Fibroblast growth factors (FGFs) are known to stimulate mitogenesis in a variety of non-neuronal cell types and to support the survival in vitro of many neuronal cell types. The physiological role of FGFs in the CNS is currently not known. The present study determined the distribution in the rat CNS of a prominent member of the FGF family, basic FGF (bFGF). Immunohistochemical analysis showed that bFGF immunoreactivity was found predominantly in astrocytes throughout all regions of the CNS. In contrast, only a few neuronal populations were found to contain bFGF immunoreactivity, most prominent among them, neurons in the CA2 area of the hippocampus. This predominant localization of bFGF to astrocytes was confirmed by two other observations: (1) highly enriched cultures of astrocytes contained bFGF immunoreactivity and bioactivity, whereas highly enriched cultures of cerebral cortical neurons contained no detectable bFGF, and (2) neonatal rat cerebral cortex, which contains only a few differentiated astrocytes, also contained no detectable bFGF immunoreactivity and only low amounts of bFGF bioactivity. Immunocytochemical analysis also suggested that bFGF immunoreactivity was present in the nucleus as well as the cytoplasm of astrocytes and CA2 neurons. This nuclear localization was confirmed by EM analysis of the intracellular distribution of the immunoperoxidase reaction product. In addition, preparations of both nuclear and soluble fractions of brain extracts contained bFGF immunoreactivity and bioactivity. These data suggest that bFGF might be involved in mediating astrocytic influences on the late postnatal maturation and plasticity in the CNS, and that the nuclear localization of bFGF within astrocytes may play an important role in the differentiation of these cells. In addition, bFGF may play a similar role in a few specific neuronal populations, such as CA2 hippocampal neurons.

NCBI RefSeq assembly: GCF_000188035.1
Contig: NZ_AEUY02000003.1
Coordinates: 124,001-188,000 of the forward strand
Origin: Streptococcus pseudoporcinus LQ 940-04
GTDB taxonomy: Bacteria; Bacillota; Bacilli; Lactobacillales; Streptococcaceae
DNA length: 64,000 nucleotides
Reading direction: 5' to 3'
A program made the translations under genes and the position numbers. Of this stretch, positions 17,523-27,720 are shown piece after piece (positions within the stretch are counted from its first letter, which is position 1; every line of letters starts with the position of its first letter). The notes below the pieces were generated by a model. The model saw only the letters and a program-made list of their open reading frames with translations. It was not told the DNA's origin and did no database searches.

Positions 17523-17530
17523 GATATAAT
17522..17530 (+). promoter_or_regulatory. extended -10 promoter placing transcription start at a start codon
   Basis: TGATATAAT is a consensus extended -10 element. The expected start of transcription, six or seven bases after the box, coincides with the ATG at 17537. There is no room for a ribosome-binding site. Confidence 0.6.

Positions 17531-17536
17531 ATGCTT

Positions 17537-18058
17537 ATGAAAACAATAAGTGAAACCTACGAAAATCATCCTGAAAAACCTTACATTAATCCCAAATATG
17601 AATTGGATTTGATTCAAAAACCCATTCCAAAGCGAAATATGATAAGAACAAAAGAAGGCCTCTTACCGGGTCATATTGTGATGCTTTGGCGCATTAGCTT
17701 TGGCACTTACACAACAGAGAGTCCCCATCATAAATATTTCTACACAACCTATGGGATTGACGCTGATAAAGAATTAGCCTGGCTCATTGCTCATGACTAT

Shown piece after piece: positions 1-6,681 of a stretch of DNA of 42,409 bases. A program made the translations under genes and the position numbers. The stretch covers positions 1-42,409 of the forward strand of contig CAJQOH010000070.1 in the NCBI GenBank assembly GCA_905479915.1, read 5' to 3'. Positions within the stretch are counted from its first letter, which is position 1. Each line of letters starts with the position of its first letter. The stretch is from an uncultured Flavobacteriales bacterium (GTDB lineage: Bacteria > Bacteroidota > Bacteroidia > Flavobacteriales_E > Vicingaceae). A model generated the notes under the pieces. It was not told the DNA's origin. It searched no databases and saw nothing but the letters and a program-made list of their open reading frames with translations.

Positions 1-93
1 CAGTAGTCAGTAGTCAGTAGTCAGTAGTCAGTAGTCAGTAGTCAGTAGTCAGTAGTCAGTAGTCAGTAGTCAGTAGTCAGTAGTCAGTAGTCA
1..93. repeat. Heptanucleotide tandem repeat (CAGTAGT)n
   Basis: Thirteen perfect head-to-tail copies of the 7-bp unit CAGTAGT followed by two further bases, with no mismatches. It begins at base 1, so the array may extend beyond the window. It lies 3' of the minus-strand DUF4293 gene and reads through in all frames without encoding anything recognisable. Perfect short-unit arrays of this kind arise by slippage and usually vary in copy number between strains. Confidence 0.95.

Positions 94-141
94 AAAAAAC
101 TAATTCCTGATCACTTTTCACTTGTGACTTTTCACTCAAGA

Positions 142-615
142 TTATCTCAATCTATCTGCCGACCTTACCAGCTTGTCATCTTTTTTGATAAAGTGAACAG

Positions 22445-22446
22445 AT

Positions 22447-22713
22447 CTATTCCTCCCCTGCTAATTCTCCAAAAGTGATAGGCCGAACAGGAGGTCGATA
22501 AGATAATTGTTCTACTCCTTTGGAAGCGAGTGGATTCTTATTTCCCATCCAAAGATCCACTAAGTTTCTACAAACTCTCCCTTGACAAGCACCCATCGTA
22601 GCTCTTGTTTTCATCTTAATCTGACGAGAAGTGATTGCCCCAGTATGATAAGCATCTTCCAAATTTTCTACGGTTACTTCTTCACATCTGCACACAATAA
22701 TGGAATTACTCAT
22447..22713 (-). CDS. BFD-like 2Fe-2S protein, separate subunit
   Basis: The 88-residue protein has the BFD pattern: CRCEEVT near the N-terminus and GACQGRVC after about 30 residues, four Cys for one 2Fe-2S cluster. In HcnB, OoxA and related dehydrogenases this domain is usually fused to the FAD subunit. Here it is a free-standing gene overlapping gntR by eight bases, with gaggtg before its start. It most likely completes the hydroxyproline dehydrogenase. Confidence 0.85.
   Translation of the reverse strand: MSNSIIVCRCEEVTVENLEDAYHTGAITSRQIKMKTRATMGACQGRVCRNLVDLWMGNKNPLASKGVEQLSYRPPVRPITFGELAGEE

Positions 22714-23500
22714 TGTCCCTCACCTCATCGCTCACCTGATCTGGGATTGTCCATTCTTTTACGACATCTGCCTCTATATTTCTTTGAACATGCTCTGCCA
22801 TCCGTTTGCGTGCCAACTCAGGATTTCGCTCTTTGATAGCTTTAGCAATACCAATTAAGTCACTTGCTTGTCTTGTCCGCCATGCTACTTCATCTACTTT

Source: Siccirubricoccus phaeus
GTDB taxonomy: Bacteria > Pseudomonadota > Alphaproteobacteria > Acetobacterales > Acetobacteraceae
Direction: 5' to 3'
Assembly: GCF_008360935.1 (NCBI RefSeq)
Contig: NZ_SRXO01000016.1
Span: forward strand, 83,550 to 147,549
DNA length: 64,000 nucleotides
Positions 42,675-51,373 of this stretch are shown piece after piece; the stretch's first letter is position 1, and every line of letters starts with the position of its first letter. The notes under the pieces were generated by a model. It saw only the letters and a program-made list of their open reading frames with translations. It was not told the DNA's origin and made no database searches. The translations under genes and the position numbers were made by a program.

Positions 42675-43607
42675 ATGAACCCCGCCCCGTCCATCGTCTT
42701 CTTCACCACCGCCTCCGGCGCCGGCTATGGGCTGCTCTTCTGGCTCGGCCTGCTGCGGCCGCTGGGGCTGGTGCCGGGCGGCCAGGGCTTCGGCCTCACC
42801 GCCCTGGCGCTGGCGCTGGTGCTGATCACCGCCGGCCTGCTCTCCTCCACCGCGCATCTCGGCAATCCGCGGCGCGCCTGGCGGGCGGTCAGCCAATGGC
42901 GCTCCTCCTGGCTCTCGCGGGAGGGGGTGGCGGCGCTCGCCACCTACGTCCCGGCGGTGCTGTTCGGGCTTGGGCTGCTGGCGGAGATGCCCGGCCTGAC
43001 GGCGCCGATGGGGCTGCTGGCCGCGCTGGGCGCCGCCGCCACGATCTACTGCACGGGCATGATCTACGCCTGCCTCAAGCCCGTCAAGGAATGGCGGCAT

|Original language||English (US)|
|Number of pages||11|
|Journal||Journal of Neuroscience|
|State||Published - 1992|
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